The 15-inch MacBook Pro, great screen, bright color accurate. The two that I would recommend in terms of like the best screens from Windows laptops right now. The Acer concept D. Uses the same panel as the older gigabyte arrow 15. They both use a 4k IPS panel, excellent color accuracy and brights. Another thing to keep in mind is that a lot of the gaming laptops right now have these 1080p high refresh screens, and they’re surprisingly good for color accurate work. They’re not great, they’re good, but you just want to expect a gaming screen to be good at all because often, they haven’t been in the past.

The Razer Blade 15. This is a 2018 model has a very usable screen for a color accurate work, once you calibrate it. The takeaway here is that you don’t have to buy an OLED screen for sure and even some of the older devices. Like, they’re great, especially some of the 4k IPS panels. They are very good for color accurate work.

OK, next thing, let’s talk about pricing and value. When you purchase a creator laptop or a laptop for creative work, there’s kind of two main things you want to keep in mind. The CPU and the GPU. You want to pick up, if you can afford it, a six core CPU that’s basically the number of cores that are in your processing unit of your laptop. You don’t need the 2019 versions, the 2018 versions are already great. The GPU, let the graphical chip inside your laptop is a much more complicated decision. It’s really dependent on what you do for your creative work. If you’re like, a Photoshop user or an Adobe Premiere user, you don’t need anything super powerful. The difference between the ten sixty and the top align our checks twenty eighty is very slights when it comes to a lot of photo and video work. Now, MacBook users have a GPU option at the top end of a Vega GPU and that graphics card is quite a bit more capable than their five 60 or five 60 X. If you can afford it and you’re one of the people that really want to use Mac for your creative stuff, I would recommend to get that Vega option. It is a worthwhile upgrade.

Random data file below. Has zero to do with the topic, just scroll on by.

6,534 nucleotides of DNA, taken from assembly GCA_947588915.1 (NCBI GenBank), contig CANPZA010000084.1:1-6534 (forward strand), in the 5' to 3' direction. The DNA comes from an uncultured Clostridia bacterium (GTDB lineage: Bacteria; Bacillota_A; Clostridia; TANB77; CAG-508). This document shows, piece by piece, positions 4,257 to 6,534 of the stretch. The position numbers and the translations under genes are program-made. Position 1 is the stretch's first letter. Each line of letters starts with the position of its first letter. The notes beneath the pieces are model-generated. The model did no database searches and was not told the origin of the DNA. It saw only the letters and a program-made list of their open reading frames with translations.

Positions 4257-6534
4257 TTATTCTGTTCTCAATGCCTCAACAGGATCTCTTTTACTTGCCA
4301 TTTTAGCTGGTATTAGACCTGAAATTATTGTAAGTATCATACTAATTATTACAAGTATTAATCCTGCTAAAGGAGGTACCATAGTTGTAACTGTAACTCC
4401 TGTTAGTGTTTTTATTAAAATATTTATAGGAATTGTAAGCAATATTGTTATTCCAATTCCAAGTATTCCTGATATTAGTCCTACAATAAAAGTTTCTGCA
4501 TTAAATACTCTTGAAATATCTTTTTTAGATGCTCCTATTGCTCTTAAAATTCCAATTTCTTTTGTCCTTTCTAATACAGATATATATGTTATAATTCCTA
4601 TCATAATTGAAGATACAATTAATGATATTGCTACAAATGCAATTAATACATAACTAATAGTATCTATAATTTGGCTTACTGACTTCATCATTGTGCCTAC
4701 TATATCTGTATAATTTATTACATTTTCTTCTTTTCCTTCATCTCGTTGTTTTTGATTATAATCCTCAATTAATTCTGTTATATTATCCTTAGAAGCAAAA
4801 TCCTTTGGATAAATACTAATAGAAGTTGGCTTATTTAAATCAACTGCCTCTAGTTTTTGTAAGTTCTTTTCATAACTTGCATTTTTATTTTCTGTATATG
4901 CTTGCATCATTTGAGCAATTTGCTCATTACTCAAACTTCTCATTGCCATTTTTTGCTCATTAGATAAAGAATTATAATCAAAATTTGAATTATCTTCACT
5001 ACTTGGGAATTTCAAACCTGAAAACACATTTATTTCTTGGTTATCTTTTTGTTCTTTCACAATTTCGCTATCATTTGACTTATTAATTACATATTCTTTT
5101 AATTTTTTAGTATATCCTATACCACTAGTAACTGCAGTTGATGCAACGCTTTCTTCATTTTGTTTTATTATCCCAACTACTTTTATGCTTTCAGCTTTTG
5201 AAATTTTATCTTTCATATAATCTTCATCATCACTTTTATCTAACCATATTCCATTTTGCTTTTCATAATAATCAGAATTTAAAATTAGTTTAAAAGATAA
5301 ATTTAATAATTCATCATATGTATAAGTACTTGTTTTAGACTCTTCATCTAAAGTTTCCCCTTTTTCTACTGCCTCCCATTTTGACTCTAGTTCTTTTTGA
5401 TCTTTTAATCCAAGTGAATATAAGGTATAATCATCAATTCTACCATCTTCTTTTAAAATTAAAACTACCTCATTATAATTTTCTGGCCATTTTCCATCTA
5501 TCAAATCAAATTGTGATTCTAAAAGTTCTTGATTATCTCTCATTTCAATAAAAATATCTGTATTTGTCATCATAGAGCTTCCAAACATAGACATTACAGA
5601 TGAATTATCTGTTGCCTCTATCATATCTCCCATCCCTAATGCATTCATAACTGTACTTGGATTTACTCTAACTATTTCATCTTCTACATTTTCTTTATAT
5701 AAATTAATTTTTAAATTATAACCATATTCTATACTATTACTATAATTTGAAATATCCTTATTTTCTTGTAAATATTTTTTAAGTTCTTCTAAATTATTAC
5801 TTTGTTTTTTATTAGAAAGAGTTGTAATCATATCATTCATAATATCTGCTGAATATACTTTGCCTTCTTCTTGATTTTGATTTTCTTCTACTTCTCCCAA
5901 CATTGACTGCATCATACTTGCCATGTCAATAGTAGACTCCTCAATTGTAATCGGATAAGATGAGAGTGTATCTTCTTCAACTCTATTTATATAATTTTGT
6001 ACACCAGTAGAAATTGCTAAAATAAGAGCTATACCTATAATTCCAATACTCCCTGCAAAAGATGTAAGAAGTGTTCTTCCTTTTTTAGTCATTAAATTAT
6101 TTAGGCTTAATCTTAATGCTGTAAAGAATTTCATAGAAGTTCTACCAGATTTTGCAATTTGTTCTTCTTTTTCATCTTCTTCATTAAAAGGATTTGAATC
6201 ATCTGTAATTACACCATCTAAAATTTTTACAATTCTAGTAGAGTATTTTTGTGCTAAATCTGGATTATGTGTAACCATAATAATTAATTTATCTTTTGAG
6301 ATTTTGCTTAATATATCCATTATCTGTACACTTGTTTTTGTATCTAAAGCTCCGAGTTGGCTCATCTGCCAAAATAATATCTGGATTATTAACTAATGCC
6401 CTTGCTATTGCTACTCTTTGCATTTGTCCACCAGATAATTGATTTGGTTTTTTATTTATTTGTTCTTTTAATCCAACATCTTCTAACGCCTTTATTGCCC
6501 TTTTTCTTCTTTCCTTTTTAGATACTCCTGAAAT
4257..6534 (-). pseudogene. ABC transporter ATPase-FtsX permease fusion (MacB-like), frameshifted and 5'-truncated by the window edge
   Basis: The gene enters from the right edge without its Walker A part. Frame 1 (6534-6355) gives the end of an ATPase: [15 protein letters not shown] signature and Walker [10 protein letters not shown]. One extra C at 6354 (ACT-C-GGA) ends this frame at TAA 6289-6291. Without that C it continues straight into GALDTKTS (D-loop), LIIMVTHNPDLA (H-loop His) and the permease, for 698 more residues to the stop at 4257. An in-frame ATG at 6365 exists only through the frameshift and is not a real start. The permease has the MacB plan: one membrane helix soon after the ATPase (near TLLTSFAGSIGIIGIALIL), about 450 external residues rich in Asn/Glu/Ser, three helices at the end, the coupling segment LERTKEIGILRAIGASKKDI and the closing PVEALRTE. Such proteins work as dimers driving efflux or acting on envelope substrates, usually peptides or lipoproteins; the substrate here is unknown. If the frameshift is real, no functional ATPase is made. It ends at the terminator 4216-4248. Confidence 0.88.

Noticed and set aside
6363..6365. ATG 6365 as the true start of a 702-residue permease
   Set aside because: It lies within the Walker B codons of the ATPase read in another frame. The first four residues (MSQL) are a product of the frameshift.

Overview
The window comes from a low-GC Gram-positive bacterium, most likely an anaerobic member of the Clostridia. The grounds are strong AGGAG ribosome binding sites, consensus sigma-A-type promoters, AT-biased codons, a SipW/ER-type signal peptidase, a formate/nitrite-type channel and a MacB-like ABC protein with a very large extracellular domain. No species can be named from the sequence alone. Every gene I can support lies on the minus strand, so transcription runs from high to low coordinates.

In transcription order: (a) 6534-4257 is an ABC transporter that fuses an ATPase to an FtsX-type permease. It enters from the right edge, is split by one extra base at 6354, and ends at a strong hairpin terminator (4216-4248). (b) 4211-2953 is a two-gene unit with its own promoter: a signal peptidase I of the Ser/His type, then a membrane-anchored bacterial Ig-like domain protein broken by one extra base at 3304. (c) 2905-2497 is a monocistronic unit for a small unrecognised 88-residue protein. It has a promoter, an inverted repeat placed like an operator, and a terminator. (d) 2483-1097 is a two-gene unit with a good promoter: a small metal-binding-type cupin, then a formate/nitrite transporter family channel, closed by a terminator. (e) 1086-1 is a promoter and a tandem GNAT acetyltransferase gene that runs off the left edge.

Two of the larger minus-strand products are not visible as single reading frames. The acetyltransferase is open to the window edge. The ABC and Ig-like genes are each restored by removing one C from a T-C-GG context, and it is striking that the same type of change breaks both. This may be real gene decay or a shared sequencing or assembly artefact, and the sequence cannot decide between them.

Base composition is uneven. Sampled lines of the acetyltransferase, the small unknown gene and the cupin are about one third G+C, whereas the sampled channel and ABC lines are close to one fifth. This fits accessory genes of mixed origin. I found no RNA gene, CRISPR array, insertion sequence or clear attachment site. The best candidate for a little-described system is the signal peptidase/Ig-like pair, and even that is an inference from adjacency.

RAM. This is again very dependent on what you do. For the most part, 16 gigs is good enough. There are a lot of applications that can take advantage of 32GB at this point. So, if you’re a Photoshop user and your projects are like six seven hundred Meg’s, like once you get into bigger projects the extra RAM is nice. The same thing goes for video editing. I output 4k videos and I can definitely benefit from 32 gigs of ram instead of 16. That’s basically the main Hardware decisions you just gotta figure out, what you’re doing, what you need and go off of that.

I want to talk about performance a little bit. Here’s a chart that has playback and render performance for a few different hardware configurations.

The MacBook Performance is finally on par with Windows laptops, which is really nice to see. We also noticed that the GPU choice is really not all that important as long as you have something that’s pretty good, you’re gonna be great. You really don’t need the top-of-the-line r-tx hardware when it comes to Adobe’s software.

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Primo Nuccihttps://dopetechthoughts.com/
My name is Primo Nucci and here you can read about my personal knowledge base, where I am writing down my thoughts all around various tech products.